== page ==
Richard L. Greene
Founding Partner, Greene, Radovsky, Maloney, Share & Hennigh
President Emeritus, University of California and Chancellor
Emeritus, University of California, San Diego
George P. Shultz Distinguished Scholar and Senior Fellow, Hoover Institution
I’ll tell you, Supervisor Scott Wiener, for one, lives in fear of running afoul of these people, the very same people who vandalize the “no dogs allowed” signs our Feds put up on certain parts of our Federal lands:
Click to expand
Our Feds wonder why Bay Aryans can’t abide the rules the rest of America accepts with no trouble at all…
So look out, little Western Snow Plover. The dog pacs of the world say that you’re nothing special and that, in fact, you don’t even exist – they say there’s no such thing as a Western plover anything. OK fine.
As seen at Ocean Beach near Taraval, 1200mm focal length:
Good luck, little plover.
Dennis Herrera Throws Down: “Vows Aggressive Defense of the Prop B Waterfront Development Voting Measure”Tuesday, July 15th, 2014
All right, it’s on, the defense of Prop B (2014) is on:
SAN FRANCISCO (July 15, 2014) — The California State Lands Commission today sued San Francisco to invalidate Proposition B, an initiative measure passed in the June 3 election that requires voter approval for waterfront development height increases on property owned or controlled by the Port of San Francisco. The legal challenge filed in San Francisco Superior Court contends that the California legislature specifically intended to prohibit local voters from exercising authority over bay and coastal public trust lands, strictly limiting management of state tidelands to designated trustees. In its legal action today, the State Lands Commission argues that the sole trustee responsible for sovereign tidelands in San Francisco is the city’s Port Commission. The State Lands Commission is additionally seeking a preliminary injunction to bar San Francisco from enforcing Prop B.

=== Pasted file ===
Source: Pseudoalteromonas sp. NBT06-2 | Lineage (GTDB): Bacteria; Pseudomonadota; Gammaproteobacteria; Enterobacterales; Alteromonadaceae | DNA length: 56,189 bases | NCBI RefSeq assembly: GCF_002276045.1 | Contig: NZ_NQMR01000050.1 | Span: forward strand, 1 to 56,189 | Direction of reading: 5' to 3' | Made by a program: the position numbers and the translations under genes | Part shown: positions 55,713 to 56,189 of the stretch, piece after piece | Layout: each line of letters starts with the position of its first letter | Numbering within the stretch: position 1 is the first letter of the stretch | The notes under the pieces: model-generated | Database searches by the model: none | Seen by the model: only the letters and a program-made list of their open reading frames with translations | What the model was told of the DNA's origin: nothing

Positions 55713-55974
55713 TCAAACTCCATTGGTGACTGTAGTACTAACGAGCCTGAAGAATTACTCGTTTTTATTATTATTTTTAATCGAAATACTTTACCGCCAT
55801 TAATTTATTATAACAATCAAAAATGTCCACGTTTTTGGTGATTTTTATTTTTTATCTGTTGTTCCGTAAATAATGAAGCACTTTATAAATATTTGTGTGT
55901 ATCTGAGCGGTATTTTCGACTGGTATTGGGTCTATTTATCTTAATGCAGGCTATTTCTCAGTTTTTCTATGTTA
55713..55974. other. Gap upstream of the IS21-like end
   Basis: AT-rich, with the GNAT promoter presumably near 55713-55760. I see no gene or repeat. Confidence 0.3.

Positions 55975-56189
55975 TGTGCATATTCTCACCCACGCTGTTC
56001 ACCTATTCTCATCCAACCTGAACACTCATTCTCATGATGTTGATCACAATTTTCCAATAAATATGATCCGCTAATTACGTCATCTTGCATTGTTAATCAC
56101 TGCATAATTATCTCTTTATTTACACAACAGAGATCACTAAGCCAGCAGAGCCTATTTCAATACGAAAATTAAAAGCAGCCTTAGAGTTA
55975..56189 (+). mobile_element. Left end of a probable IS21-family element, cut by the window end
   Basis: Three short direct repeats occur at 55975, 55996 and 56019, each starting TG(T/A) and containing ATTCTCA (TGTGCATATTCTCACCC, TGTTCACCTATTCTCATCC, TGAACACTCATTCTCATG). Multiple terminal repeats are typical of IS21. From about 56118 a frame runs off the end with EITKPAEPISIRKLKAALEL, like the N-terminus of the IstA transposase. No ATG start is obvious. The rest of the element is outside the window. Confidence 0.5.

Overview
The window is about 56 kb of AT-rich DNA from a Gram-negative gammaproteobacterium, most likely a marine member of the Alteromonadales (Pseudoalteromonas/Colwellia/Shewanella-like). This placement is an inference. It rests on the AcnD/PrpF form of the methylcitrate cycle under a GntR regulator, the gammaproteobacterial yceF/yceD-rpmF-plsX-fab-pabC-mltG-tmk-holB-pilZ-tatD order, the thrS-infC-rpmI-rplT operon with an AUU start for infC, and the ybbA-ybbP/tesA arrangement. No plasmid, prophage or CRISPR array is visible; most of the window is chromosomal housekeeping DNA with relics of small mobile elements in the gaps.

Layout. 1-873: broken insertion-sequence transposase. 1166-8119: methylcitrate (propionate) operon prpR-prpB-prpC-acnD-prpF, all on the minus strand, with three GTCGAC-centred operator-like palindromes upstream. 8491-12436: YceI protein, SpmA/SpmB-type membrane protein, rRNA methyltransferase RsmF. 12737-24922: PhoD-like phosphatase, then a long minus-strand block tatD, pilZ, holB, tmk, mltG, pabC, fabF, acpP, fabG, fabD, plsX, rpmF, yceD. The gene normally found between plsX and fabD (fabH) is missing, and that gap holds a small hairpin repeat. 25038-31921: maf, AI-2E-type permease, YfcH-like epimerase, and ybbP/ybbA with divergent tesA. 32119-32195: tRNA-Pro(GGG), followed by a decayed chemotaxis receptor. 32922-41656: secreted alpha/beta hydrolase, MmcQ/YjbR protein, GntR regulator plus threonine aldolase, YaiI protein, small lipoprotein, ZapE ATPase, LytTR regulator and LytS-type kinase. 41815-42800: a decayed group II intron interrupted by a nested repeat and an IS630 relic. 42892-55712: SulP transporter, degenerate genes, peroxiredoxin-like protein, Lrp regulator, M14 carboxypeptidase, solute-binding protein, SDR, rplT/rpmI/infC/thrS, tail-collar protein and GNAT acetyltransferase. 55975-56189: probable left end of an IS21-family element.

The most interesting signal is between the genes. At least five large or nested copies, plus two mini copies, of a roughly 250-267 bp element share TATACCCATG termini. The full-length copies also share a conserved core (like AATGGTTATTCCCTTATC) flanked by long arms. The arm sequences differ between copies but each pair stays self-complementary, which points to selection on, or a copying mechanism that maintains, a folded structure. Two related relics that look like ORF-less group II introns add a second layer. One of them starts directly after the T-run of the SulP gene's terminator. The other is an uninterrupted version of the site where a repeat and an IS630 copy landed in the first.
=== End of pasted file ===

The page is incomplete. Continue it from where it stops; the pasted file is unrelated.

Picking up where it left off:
In response, City Attorney Dennis Herrera issued the following statement:
“For decades, land use decisions involving San Francisco’s waterfront have included voters, elected leaders and appointed members of our Planning and Port Commissions. It’s a participatory process that enacted a comprehensive Waterfront Land Use Plan in 1990, developed a showplace ballpark for the Giants, and continues to protect an urban waterfront that is the envy of cities worldwide. San Francisco’s deliberative decision-making process on waterfront land use has never been successfully challenged, and I intend to defend it aggressively. With today’s lawsuit, the State Lands Commission seems to have embraced the notion that any local initiative — and, by extension, any land use regulation approved by a Board of Supervisors or Planning Commission — affecting port property is barred by state law, and therefore invalid. That view represents a radical departure in law and practice from land use decision-making in San Francisco and elsewhere. While the City must certainly honor its obligations as trustee in managing public trust property, it is a legally and practically untenable position to argue that San Francisco’s voters and elected officials have no direct say over how our city’s waterfront is developed.”
Domestic Violencer Gurbaksh Chahal Resigns from Board of RadiumOne: Here’s His Nonsensical Open LetterThursday, May 29th, 2014
I’m not sure what Gurbaksh Chahal is talking about with this “exoneration” stuff. The best he could have hoped for was a “not guilty” verdict, and that’s not anything close to exoneration, not at all.
Did he have an agreement allowing himself to be convicted in San Francisco in exchange for something from the Board of RadiumOne? Is any such agreement in writing? Would it even be enforceable? IDK.